Zeds Dead with Ghastly at The Electric Factory

Whose motorcycle is this?

It’s a chopper, baby.

Whose chopper is this?

It’s Zed’s.

Who’s Zed?

Zed’s dead, baby. Zed’s dead.

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This iconic sequence from the Oscar winning classic ‘Pulp Fiction’ is one that, for many years, had no outside relevance at all. However in 2009, the final line took on a larger meaning, as a duo from Canada who called themselves ‘Zeds Dead’ burst onto the electronic music scene. The duo was made up of two producers, ‘DC’ and ‘Hooks’, who since 2009 have been one of the leading names in forward thinking electronic music of all styles. Over the last 8 years, they rose to fame and reached a level of respect in the community that very few artists ever have the chance to achieve. Adding to their diverse range and extended discography, the two have been supplying dance music fans with some of the most energetic, powerful sets, combining their musical influences of rock and hip hop with their own originals and their favorite music from other artists. Seeing a Zeds Dead show is a special occasion, and one that doesn’t come around as often as we would like, but on Saturday, October 1st the bass freaks in Philadelphia got a chance to catch the act on their ‘Norther Lights’ tour stop at the Electric Factory.

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Joining Zeds Dead for the night were supporting acts ‘Unlike Pluto’ and ‘Ghastly’. Up first was Unlike Pluto who we were really excited to see. His music is very uniquely produced and covers many different genres, so we were eager to hear his set and curious as to what he would play. We unfortunately were pretty disappointed with his performance. His set stayed within the genre of trap, which while we love, was not done very well. A lot of festival trap and forced drops felt awkward as we could tell that he was playing to the room/lineup he was supporting. We feel that he could have done a much better job, although his mixing was very clean which was awesome. We plan to catch him somewhere else very soon and hope (and assume) we will not be disappointed next time!

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Next up was Ghastly who has made quite the name for himself over the last year. Banking in on the bass house craze that enveloped dance music this year, Ghastly has climbed to the top of the genre along names like Jauz and Habstrakt, and has gained a very dedicated fan base. His set at the show was similar to Unlike Pluto’s in the sense that we could feel him playing to the room and it almost seemed awkwardly forced. While he is known to drop some heavier dubstep between the BPM’s of 140-150, we didn’t expect the set to be dominated by it, as it isn’t the genre he mainly produces. The set was by no means bad, but again, we hope to catch him another time soon so we can see the groovier house side of Ghastly a bit more present.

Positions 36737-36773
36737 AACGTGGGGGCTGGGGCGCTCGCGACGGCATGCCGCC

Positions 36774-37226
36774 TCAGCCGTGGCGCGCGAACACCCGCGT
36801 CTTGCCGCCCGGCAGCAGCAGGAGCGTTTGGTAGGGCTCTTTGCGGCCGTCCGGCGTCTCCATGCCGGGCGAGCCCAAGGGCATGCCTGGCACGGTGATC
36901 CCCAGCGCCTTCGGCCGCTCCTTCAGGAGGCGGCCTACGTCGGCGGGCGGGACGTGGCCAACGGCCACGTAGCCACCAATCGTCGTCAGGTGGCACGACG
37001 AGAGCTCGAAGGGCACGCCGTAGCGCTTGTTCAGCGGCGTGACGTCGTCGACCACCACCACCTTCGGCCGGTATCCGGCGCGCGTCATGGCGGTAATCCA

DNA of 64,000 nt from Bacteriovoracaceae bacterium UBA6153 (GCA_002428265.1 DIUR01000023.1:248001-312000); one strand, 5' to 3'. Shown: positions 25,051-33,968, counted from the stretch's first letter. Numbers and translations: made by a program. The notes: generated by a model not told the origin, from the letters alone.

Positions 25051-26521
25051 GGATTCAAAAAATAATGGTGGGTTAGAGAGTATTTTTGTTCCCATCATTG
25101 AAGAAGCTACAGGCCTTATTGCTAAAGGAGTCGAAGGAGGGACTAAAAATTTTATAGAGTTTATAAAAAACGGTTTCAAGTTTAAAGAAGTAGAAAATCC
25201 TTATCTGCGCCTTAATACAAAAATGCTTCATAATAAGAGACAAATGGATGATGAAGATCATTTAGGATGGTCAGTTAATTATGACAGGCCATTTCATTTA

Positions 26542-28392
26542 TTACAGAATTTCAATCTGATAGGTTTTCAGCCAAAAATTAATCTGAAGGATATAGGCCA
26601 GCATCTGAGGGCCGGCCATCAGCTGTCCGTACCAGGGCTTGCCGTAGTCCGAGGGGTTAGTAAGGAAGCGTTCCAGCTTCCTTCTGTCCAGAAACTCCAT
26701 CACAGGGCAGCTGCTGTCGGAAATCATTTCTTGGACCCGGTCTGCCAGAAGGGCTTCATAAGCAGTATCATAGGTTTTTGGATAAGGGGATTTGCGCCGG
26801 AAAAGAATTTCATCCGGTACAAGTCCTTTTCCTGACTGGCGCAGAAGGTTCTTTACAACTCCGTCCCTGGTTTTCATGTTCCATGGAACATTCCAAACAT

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Finally the moment had arrived, after a long 15-20 minute intro that seemed like forever, the lights dimmed and the speakers were turned up to what seemed like the loudest level they possibly could reach. DC and Hooks walked on stage to an incredible amount of cheering, the crowd was pumped and ready for their performance. Over the next hour and forty minutes, the duo crossed from genre to genre, sharing their original production style with a lot of music we aren’t used to hearing played out at shows. We were grateful we didn’t recognize some music in the set, and it felt refreshing to have such a range of genres to indulge in. The set was heavy, groovy, and filled with palpable amounts of emotion.

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The duo made sure to play out some of their newer tracks which are planning to be released with their new album Northern Lights on October 14th. They also left room for a lot of classic hits from their earlier years such as “Hit Me”, “Eyes On Fire”, and “Undah Ya Skirt”. We left the show feeling completely satisfied and content with the performance (as per usual with the duo). They truly embody the gold standard in dance music, and never cease to amaze and surprise us with every experience. We commend you Zeds Dead, and the sooner you’re back in our city, the better.

[Photos by: Josh Campbell Photography]

[Article by Adam Leopold]

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